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Wednesday morning one-liners


Said Dolphins G.M. Jeff Ireland of the team’s $44 million in cap space and nine draft picks, “We’re in a position, a very good position, to utilize some of our cap space to bring some veteran players on our football team, and then we’re in a very good position to bring some young players on our team from the draft stand point. That’s got to be a good mix and we plan to mix it.”

Bills G.M. Buddy Nix wants to find a young tight end.

Patriots G Logan Mankins is enjoying a surgery-free offseason.

Andrew Perloff previews the Jets’ offseason.

Ravens FB Vonta Leach won’t need surgery on his ailing knee and ankle.

Here’s a look at the running back position on the Bengals.

Browns owner Jimmy Haslam is continuing to do damage control after announcing that he would return to being the CEO of his family business.

Said Steelers WR Antonio Brown, “Watching the playoffs was motivation. You see teams you played against and wonder why it wasn’t us.”

Texans DE J.J. Watt thinks Yao Ming could knock down a pass or two on the defensive line.

Soon-to-be free agent OLB Anthony Spencer could be a good fit for the Colts.

The Jaguars had the fourth-highest payroll in the NFL last year but didn’t get much bang for their bucks.

Washington’s Desmond Trufant looks like the kind of cornerback the Titans want to draft.

The strengths of this year’s draft class seem to mesh well with what the Broncos need.

If anyone in Kansas City was hoping Andy Reid would bring Michael Vick with him, well, you can forget about that now.

Ex-Raiders QB JaMarcus Russell has his home town behind him as he attempts an NFL comeback.

New Chargers secondary coach Ron Milus is getting up to speed on a coaching staff where most of the defensive assistants were retained.

Cowboys defensive coordinator Monte Kiffin says his players should study the way the Seahawks played last season.

Giants DE Justin Tuck says he’s been surprised by some of the moves the team made this offseason, but he trusts the team’s front office.

Ron Jaworski calls the new contract for Michael Vick a win for the Eagles and a win for Vick.

The Redskins are continuing to use their team website to defend their nickname against charges of racism.

Will K Jason Hanson return for a 22nd season with the Lions?

Here’s a look at some possibilities for the Bears at the center position.

Here’s a look at one of Donald Driver’s greatest moments with the Packers.

One Minnesota columnist thinks Percy Harvin’s great talent makes him worth the headaches he sometimes creates for the Vikings.

If you want to be an NFL cheerleader, mark your calendar: The Falcons have scheduled their cheerleading tryouts for April 7.

The Panthers’ ticket prices will remain unchanged for a third consecutive season.

The Saints had 1,137 defensive plays last season, and LB Curtis Lofton was on the field for a team-high 1,121 of them, or 98.59 percent.

Ronde Barber is expected to play another season at safety for the Buccaneers.

No one knows what the Cardinals will do at quarterback this season, but here’s a case for Drew Stanton, Brian Hoyer and Matt Barkley as the three quarterbacks on the 53-man roster in 2013.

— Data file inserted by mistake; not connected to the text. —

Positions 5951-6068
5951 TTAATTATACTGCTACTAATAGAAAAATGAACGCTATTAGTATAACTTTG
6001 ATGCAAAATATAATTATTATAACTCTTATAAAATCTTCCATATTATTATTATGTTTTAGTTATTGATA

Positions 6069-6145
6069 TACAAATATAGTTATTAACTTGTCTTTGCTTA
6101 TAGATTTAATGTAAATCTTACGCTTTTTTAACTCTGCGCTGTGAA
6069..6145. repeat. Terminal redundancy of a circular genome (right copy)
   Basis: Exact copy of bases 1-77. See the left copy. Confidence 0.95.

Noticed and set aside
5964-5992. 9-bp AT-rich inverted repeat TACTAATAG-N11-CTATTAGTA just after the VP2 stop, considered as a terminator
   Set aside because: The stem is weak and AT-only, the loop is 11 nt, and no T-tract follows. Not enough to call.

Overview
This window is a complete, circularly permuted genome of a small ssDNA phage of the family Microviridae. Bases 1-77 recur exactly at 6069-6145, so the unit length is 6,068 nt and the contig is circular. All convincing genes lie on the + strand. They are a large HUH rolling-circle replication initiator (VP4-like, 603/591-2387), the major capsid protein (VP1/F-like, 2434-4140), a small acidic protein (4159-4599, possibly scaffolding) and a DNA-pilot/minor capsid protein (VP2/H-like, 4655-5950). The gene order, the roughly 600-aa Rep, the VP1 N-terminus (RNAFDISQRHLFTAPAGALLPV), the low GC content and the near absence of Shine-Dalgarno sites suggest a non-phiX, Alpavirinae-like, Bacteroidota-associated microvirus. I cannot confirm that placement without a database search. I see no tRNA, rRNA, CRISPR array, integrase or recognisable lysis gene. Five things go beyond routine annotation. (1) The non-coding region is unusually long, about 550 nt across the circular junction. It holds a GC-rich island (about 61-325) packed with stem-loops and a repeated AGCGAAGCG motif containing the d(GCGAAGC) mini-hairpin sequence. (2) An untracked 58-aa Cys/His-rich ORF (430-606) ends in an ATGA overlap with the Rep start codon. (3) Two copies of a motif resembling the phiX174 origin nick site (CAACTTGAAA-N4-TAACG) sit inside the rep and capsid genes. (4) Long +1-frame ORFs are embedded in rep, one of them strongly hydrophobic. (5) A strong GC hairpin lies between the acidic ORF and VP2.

New Rams defensive coordinator Tim Walton should fit right in with head coach Jeff Fisher after working for coach Jim Schwartz, Fisher’s former defensive coordinator, in Detroit.

The 49ers’ website is featuring video of some of the best plays of the season.

The Seahawks’ website catches up with former RB Chris Warren.

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Best week yet for PFT Live on NBC Sports Radio


Super Bowl week was only the fourth week for PFT Live on NBC Sports Radio, and it was by far the best yet. In fact, it could be the best we’ll ever have, until next year at this time.  At the earliest.

Producers Rob “Stats” Guerrera and Kristen Coleman put together — and held together — a guest list that was second to none in sports radio this week.

From Friday working backward to Monday, with links to the video of the interviews, were segments with Cardinals coach Bruce Arians, Hall of Fame linebacker Derrick Brooks, Broncos receiver Demaryius Thomas, Bears defensive end Jared Allen, Hall of Fame tackle Jackie Slater, Broncos cornerback Chris Harris Jr., Ravens running back Justin Forsett, Dolphins executive V.P. of football operations (as of Monday) Mike Tannenbaum, Vikings receiver Greg Jennings, Saints tight end Jimmy Graham, Cardinals owner Michael Bidwell, Eagles quarterback Nick Foles, Bengals receiver A.J. Green, Bills coach Rex Ryan, Falcons cornerback Desmond Trufant, Hall of Fame quarterback Troy Aikman, former Eagles, Rams, and Chiefs coach Dick Vermeil, Eagles running back LeSean McCoy, Saints quarterback Drew Brees, former Raiders receiver Tim Brown, Hall of Fame quarterback Warren Moon, former Chargers running back LaDainian Tomlinson, Jaguars quarterback Blake Bortles, Super Bowl XL MVP Hines Ward, Panthers tight end Greg Olsen, Bills running back Fred Jackson, Packers legend Jerry Kramer, Steelers cornerback Ike Taylor, former Cardinals safety Adrian Wilson, former NFL defensive player of the year Jason Taylor, Rams linebacker James Laurinaitis, Browns cornerback Joe Haden, and Steelers defensive end Brett Keisel.